- Mask. Inhaling glass dust can be very harmful and dangerous. Besides causing coughing from irritation, microscopic glass bits can become embedded internally, possibly causing chronic ailments.
- Clamp. These are always essential whenever you need to secure and stabilize a workpiece. Always clamp vertically, never horizontally as glass is more likely to break that way.
How to drill a hole in a glass without shattering?
- Mark where you want to drill. You can use felt tip markers or masking tape to create an “x” to indicate the center. Using masking tape also adds traction, making the glass surface less slippery.
- Secure the workpiece. You’ll want to cushion flat pieces such as panes, while slightly angling (45⁰) curved ones such as when you’re drilling holes in glass bottles and jars.
- Use either a ⅛” or 3/32” diamond drill bit.
- Put on the necessary protective equipment and hold the drill completely perpendicular to the workpiece.
- Begin drilling at around 400 RPM. This is great for starter holes. Gradually increase speed if needed/once you get through the initial surface.
- Remember to properly lube and quench the workpiece as continuous drilling easily heats up the glass, potentially causing it to crack or shatter.
- If larger holes are needed, use smaller bits to create starter holes, then swap them out later for larger ones.
- File the holes to make them smooth and safe.
Here are more drilling tips to refer to.
How to drill a hole in a glass using a Dremel?
- Mark or identify where you want to drill. Since a Dremel is a smaller tool compared to a power drill, it’s also easier to work with smaller holes in glass pieces.
- Use a diamond drill bit. Use sizes compatible with your Dremel tool.
- Have something to stabilize and hold the workpiece. Small wooden blocks will do fine here.
- Submerge the workpiece first in a small container or basin. This acts as a douser that prevents heat build-up.
- Select a low-speed setting and begin drilling by coming in slightly at an angle. Once you feel like you’ve breached the surface, slowly bring the drill up to vertical.
- Work in a circular motion all throughout. Drilling bigger holes without having to change bits also make use of this technique. Simply select a slightly higher speed and add a little more pressure as you move the tool in a circle.
- File (if needed) and wipe dry.
How to drill a hole in a glass using a hole saw attachment?
A hole saw attachment or ‘core’ drill bit is basically just an alternative drill bit for larger holes.
The techniques to drill with a hole saw don’t really differ that much from using a power drill or Dremel tool with standard diamond drill bits.
Instead, keep these tips in mind:
- Make sure that your core drill bits are diamond-tipped.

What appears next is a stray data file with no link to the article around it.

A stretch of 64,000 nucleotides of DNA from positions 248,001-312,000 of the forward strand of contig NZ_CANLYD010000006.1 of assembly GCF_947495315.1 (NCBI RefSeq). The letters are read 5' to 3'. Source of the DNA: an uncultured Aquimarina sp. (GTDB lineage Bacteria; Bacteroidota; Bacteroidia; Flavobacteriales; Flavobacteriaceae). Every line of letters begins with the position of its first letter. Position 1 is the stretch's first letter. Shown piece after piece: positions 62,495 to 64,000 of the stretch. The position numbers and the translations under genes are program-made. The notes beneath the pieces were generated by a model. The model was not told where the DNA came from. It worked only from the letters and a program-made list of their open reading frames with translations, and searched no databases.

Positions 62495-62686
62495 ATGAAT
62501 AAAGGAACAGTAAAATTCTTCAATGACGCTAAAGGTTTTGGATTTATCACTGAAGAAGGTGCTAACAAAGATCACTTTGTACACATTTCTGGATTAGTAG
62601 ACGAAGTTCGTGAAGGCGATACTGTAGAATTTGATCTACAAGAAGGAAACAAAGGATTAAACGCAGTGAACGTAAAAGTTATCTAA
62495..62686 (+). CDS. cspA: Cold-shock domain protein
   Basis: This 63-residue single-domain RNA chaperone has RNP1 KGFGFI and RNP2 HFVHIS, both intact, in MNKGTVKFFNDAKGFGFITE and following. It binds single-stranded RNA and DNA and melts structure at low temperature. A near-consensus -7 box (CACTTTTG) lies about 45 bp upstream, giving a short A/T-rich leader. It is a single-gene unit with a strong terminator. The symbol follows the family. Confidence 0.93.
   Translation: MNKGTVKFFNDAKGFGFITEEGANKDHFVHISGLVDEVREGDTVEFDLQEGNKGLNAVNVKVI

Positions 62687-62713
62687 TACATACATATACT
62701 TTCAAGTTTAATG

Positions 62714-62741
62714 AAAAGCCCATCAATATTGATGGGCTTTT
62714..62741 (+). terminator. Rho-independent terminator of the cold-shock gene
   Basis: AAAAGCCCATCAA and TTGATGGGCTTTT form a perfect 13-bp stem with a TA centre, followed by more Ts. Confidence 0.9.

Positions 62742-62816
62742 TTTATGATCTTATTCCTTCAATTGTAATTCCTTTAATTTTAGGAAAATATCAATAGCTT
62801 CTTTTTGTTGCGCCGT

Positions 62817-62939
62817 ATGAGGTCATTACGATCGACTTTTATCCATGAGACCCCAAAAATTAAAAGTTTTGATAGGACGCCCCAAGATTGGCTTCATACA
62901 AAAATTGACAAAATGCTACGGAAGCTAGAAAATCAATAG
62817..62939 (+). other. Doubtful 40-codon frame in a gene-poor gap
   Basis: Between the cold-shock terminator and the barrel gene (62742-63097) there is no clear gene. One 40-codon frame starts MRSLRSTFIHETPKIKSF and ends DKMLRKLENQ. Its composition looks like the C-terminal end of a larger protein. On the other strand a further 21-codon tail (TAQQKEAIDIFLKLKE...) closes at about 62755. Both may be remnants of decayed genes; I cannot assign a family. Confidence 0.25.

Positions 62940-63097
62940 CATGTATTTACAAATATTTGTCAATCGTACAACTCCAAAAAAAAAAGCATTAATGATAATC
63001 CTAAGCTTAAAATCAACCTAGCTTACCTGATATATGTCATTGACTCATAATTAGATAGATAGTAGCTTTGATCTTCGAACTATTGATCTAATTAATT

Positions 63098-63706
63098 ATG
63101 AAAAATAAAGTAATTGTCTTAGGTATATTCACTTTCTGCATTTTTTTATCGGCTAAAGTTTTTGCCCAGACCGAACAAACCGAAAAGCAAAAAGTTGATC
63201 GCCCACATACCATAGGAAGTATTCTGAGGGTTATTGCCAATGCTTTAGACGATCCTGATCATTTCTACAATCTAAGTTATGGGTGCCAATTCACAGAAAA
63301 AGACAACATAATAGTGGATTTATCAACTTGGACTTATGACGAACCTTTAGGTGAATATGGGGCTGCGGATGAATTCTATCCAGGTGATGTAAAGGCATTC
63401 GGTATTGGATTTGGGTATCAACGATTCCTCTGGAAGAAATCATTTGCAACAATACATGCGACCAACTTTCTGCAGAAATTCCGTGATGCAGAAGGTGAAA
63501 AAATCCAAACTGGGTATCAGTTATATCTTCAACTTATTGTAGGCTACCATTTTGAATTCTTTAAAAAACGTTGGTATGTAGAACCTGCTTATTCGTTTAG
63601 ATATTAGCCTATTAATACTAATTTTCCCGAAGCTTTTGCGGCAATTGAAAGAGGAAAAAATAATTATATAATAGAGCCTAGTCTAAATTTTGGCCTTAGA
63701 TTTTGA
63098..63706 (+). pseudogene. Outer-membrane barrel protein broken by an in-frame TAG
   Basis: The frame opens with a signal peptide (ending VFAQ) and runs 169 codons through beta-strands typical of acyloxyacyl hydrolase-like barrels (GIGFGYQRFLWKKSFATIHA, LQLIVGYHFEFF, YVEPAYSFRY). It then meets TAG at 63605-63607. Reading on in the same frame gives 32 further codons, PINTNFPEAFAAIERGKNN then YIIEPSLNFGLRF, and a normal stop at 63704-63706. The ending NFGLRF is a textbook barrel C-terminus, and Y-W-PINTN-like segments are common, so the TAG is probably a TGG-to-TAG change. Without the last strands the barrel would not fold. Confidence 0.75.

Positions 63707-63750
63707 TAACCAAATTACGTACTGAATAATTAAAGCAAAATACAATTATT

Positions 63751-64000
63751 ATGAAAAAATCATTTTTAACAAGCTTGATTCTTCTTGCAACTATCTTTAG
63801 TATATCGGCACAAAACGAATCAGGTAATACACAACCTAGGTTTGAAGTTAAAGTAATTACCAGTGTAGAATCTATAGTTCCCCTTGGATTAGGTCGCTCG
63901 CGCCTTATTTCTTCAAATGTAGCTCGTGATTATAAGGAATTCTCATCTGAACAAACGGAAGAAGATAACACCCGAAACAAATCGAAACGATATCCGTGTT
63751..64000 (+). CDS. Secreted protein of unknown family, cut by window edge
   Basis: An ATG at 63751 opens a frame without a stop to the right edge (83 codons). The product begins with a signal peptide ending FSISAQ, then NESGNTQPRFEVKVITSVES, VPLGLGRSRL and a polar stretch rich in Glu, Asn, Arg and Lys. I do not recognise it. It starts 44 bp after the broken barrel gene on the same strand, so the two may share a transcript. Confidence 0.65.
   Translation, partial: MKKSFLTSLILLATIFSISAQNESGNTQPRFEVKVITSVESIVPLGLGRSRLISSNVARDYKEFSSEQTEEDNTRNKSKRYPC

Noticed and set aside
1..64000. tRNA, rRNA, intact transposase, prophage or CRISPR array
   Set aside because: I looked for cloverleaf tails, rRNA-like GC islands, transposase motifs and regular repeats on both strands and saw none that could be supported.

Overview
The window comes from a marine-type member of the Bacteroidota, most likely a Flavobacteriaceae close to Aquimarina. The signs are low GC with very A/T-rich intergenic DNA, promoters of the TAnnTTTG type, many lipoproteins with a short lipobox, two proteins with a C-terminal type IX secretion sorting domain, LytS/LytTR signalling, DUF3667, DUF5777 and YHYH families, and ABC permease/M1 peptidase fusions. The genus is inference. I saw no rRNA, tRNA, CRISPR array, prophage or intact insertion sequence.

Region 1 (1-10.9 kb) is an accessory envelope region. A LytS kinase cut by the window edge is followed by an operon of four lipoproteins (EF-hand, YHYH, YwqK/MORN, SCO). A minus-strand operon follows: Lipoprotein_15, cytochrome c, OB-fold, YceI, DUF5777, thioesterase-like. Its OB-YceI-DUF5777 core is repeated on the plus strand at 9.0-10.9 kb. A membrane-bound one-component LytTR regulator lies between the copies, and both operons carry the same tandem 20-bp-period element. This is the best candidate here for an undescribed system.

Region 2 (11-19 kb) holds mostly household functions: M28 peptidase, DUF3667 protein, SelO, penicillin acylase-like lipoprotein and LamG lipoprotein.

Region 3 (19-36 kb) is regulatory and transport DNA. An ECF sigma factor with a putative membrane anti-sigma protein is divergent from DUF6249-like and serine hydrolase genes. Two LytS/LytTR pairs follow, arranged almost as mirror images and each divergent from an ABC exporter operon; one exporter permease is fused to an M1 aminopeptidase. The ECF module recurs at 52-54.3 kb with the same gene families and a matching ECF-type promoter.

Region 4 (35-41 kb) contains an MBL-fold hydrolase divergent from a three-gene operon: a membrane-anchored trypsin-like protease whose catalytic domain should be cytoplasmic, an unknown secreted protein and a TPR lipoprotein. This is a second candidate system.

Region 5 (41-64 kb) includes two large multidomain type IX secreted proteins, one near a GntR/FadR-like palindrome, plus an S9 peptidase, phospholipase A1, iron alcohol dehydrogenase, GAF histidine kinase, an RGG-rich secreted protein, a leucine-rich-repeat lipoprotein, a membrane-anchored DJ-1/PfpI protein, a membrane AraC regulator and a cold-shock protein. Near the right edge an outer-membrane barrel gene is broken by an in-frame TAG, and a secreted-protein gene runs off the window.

- Much like using a Dremel tool, cushion the piece with a block of wood.
- Fully/partially submerge the piece in water, depending on your experience and if the workpiece is flat or rounded.
- Come in at an angle and slowly bring it to vertical from all angles in a circular motion to start with. Don’t lose the slow, circular motion.
Tips in drilling holes in glass fish tanks
- You can drill an empty, assembled aquarium, or individual panes if you know how to drill through the glass.
- Always measure the diameter of fixtures you want to install (E.G bulkheads, etc/). This helps determine the size of the drill hole.
- Keep in mind the exact glass material of your aquarium.
- Create a dam using some putty. This will help guide the bit and keep you on-point when drilling.
- Drilling near a pane’s base and corners are easier.
Tips for drilling holes in glass beads
- Embed the bead into some putty with the side you intend to drill face up.
- Determine the size of the hole and mark.
- Submerge in water. This will serve as a lubricant and cooling agent.
- Use carbide-tipped or diamond drill bits. Touch the tip against the bead and continue slowly until the desired result.
Tips for drilling holes in wine glasses and jars
- Better to drill at points nearer the edge and base as they’re often sturdier.
- Remember to use the appropriate bits.
- Recommended using a starter bit.
- Secure workpieces on cushioned material.
- Remember to file the edges of the holes to keep them safe.
Should you drill holes in tempered glass?
In fact, unless it’s a life or death situation, you should never tamper with tempered glass because it’s designed to break at the slightest hint of structural damage to prevent further injury.
Things to do after drilling a hole in a glass
Successfully drilling holes doesn’t simply end there. While drilling makes up the brunt of the work, a couple of things post-drilling is what completes the task. Remember these things to ensure that your project is both successful and clean:
- Especially for larger holes, remember to sand or file them down to remove jags and sharp edges.
- Always clean up the work area. Dust off both the surface as well as the tools and drill bits.
- Properly dispose of waste and trash. Recommended to use thick plastic bags
Dos and don’ts when drilling holes in a glass
- Do only use diamond drill bits.
- Do remember to properly lubricate and cool the workpiece to avoid shattering.
- Do remember to stick mainly to lower speed settings when using power tools.
Though drilling glass may seem challenging, it’s more technical than it is complex – it’s not really hard, but it can be tricky. Though there are few cases where drilling glass is a necessity, knowing how to successfully do so will save you a lot of resources.
Extra glass fabrication services can be expensive, especially when piled up, so having the knowledge to do it yourself increases both productivity and finances.
Hi, my name is David, and thanks for reading one of my articles.
As a construction cost estimator, and a car restoration enthusiast I share some of my skills here at Bangingtoolbox.